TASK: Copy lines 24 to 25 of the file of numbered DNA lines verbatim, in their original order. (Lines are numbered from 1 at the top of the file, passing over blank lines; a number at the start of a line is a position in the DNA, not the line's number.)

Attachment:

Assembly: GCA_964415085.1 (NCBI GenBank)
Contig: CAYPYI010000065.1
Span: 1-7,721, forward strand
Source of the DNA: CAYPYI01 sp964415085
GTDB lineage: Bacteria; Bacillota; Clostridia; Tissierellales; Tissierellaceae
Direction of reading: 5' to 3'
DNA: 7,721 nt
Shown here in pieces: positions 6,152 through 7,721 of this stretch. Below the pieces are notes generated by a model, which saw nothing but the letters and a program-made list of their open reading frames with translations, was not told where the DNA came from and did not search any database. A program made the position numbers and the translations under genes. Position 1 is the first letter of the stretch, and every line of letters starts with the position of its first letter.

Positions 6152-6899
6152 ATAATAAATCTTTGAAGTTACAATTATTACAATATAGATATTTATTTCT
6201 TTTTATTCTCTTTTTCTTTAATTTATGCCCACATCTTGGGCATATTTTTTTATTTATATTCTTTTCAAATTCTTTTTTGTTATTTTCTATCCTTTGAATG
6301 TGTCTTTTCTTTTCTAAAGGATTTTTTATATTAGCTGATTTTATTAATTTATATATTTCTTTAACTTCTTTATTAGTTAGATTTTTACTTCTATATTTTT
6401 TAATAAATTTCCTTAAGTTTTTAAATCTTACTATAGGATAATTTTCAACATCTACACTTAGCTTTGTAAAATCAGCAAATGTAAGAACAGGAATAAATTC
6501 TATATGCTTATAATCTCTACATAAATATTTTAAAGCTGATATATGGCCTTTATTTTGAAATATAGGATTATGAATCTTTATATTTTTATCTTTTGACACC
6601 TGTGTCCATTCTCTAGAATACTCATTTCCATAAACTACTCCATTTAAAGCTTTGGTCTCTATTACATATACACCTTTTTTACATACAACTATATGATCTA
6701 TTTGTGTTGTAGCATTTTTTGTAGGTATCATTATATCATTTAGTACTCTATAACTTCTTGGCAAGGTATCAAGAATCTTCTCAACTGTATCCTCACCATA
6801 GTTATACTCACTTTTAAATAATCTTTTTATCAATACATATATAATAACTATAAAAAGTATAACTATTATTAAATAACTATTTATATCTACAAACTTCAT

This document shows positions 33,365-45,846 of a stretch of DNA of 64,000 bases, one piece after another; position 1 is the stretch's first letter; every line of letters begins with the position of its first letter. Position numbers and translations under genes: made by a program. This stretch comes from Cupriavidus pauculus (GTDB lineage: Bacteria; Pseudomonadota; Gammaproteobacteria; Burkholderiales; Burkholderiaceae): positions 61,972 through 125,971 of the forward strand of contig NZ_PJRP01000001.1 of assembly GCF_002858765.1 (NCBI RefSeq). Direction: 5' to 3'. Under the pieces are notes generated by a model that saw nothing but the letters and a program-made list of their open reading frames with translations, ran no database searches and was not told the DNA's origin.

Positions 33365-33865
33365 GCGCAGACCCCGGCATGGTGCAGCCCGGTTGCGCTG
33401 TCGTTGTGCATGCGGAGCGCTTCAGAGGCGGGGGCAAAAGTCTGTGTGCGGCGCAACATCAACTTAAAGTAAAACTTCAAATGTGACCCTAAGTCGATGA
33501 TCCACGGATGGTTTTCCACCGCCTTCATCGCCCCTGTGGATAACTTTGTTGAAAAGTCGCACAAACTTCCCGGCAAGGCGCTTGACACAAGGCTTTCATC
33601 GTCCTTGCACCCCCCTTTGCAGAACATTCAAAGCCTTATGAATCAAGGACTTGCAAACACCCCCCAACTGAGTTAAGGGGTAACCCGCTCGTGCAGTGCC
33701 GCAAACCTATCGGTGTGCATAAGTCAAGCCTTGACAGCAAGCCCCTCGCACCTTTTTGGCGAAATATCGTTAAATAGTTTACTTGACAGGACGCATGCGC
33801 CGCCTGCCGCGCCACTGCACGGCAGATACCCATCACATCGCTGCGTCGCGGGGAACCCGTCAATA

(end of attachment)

33701 GCAAACCTATCGGTGTGCATAAGTCAAGCCTTGACAGCAAGCCCCTCGCACCTTTTTGGCGAAATATCGTTAAATAGTTTACTTGACAGGACGCATGCGC
33801 CGCCTGCCGCGCCACTGCACGGCAGATACCCATCACATCGCTGCGTCGCGGGGAACCCGTCAATA